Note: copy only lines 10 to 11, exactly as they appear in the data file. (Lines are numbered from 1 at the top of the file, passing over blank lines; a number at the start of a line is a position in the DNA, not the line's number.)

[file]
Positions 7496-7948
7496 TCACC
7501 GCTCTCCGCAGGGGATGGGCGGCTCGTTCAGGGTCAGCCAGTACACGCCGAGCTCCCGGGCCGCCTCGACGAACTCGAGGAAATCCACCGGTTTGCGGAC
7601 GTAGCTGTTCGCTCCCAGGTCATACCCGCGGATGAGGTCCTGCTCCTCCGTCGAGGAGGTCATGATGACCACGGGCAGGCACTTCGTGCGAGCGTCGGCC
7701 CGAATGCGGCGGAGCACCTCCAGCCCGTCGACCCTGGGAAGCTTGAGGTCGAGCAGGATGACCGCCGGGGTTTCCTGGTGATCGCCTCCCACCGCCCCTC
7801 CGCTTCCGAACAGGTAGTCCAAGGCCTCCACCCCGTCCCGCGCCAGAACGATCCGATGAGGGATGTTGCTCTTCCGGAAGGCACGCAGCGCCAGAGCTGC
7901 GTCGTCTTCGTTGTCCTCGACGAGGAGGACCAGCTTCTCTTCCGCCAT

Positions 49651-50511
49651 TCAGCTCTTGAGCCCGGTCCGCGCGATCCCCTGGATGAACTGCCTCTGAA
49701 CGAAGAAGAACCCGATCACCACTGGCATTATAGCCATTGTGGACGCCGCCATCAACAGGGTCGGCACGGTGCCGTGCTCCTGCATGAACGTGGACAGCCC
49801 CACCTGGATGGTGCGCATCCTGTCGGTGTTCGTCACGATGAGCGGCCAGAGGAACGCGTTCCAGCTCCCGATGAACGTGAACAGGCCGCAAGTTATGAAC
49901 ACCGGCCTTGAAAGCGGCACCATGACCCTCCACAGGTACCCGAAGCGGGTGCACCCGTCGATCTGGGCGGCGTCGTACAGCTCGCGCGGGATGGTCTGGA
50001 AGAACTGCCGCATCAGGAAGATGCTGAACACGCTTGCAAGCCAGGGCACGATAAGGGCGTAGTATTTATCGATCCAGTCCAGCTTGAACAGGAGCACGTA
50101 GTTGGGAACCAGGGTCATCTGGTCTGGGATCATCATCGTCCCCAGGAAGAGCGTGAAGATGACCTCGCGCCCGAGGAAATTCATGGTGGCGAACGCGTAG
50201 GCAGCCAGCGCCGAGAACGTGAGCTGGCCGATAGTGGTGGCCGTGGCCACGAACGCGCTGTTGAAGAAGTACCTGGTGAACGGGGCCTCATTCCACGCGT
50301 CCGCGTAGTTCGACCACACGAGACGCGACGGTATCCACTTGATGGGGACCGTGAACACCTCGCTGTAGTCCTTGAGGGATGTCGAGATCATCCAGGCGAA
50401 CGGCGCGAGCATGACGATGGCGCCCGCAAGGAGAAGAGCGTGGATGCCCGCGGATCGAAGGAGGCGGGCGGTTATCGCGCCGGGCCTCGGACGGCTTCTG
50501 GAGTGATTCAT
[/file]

49701 CGAAGAAGAACCCGATCACCACTGGCATTATAGCCATTGTGGACGCCGCCATCAACAGGGTCGGCACGGTGCCGTGCTCCTGCATGAACGTGGACAGCCC
49801 CACCTGGATGGTGCGCATCCTGTCGGTGTTCGTCACGATGAGCGGCCAGAGGAACGCGTTCCAGCTCCCGATGAACGTGAACAGGCCGCAAGTTATGAAC